Subject Re: [firebird-support] UTF8 in firebird ?
Author Geoff Worboys
Hi Ann,

Ann Harrison wrote:
> Dear Geoff,
>> I am far from convinced that your testing reveals real-world
>> differences between the current UTF8 implementation vs any
>> practical alternative (which neither ISO_8859 nor OCTETS
>> represent).

> Stephane's tests show that when you carry a lot of extra
> space around in strings, it slows Firebird somewhat. I think
> his example was unusually severe because he over-estimates
> the number of characters in his fields.

Thanks for the info on compression techniques. Note however
that my point was that Stephane's tests only show that using
the current implementation UTF8 in Firebird is slower than
using a single-byte character set. To me this is like saying
that a bucket gets heavier when you put more water in it.

Of course it gets slower, the real interest is how much slower
in real situations and would any practical alternative be any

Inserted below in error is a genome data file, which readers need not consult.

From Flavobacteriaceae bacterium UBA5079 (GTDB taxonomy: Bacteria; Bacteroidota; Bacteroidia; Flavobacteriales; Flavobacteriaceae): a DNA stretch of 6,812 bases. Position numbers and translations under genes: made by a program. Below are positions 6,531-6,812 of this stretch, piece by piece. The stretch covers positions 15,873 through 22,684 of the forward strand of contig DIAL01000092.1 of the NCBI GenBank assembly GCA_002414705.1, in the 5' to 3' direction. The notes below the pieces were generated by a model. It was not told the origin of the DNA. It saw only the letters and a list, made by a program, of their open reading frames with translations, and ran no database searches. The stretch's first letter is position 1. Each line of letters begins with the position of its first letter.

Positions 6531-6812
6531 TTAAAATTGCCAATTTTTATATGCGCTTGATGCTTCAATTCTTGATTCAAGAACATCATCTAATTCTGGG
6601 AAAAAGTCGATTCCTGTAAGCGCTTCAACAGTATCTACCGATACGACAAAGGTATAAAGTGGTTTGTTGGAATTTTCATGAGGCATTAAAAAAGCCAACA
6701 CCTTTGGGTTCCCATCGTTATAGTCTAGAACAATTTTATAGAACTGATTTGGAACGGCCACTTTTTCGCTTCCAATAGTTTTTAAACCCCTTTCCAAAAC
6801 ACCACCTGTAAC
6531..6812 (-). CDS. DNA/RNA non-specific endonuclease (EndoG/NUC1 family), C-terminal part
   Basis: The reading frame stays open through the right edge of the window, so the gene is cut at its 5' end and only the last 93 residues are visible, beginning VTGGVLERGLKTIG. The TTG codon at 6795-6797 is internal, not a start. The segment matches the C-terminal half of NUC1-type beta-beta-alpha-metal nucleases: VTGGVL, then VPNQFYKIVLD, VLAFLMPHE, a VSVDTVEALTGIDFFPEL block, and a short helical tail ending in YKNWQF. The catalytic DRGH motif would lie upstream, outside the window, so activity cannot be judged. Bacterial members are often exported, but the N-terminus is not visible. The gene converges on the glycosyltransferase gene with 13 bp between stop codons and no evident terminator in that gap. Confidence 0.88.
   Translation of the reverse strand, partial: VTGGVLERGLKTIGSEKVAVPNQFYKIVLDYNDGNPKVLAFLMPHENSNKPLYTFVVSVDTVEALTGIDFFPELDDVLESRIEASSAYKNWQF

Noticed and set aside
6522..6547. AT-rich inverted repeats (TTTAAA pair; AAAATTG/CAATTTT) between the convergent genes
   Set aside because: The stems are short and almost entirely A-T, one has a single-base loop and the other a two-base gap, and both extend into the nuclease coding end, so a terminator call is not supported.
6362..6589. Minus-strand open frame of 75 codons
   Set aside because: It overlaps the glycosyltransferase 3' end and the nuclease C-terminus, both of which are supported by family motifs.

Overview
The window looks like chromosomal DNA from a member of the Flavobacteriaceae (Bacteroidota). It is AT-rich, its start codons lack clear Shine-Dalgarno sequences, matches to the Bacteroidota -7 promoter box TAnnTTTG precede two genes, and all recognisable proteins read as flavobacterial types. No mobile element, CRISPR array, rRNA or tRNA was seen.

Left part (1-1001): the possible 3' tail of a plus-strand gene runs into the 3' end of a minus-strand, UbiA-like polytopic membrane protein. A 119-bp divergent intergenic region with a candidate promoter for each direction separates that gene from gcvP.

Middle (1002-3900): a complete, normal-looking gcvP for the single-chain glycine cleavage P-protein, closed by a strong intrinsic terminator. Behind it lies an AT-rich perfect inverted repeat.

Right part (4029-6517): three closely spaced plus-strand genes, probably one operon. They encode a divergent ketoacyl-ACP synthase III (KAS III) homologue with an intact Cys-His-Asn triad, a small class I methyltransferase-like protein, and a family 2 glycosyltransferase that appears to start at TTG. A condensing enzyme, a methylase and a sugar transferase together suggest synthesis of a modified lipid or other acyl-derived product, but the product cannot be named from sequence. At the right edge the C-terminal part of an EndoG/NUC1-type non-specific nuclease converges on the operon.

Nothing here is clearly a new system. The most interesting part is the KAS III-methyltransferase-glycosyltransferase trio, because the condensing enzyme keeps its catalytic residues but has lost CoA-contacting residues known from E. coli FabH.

better (not some contrived example that has none of the size
and transcoding overheads of UTF8/unicode).

While you are undoubtedly correct in indicating that the RLE
compression used by Firebird is not as effective as it could
be, but we can't read Stephane's tests as a direct measurement
of the impacts of that encoding. There are many possible
factors involved and they would need to be analysed before
worrying too much about one form of compression vs another,
and the performance comparison should be between unicode
implementations rather than unicode vs sbcs.

One thing that Stephane does say in a recent post is:
> yes off course, but i was also curious how many people was
> aware that their UTF8 database can be much more slower than
> equivalent ASCII database :) i m sure most of them don't
> know about it when they choose UTF8 ...

I imagine that most experienced developers understand that
UTF8 (and unicode in general) is going to have a resource and
performance impact on their application. However Stephane's
tests may have some review the real need for UTF8 storage if
their applications do not actually need it. To that extent,
at least, this is a useful conversation.

Geoff Worboys
Telesis Computing Pty Ltd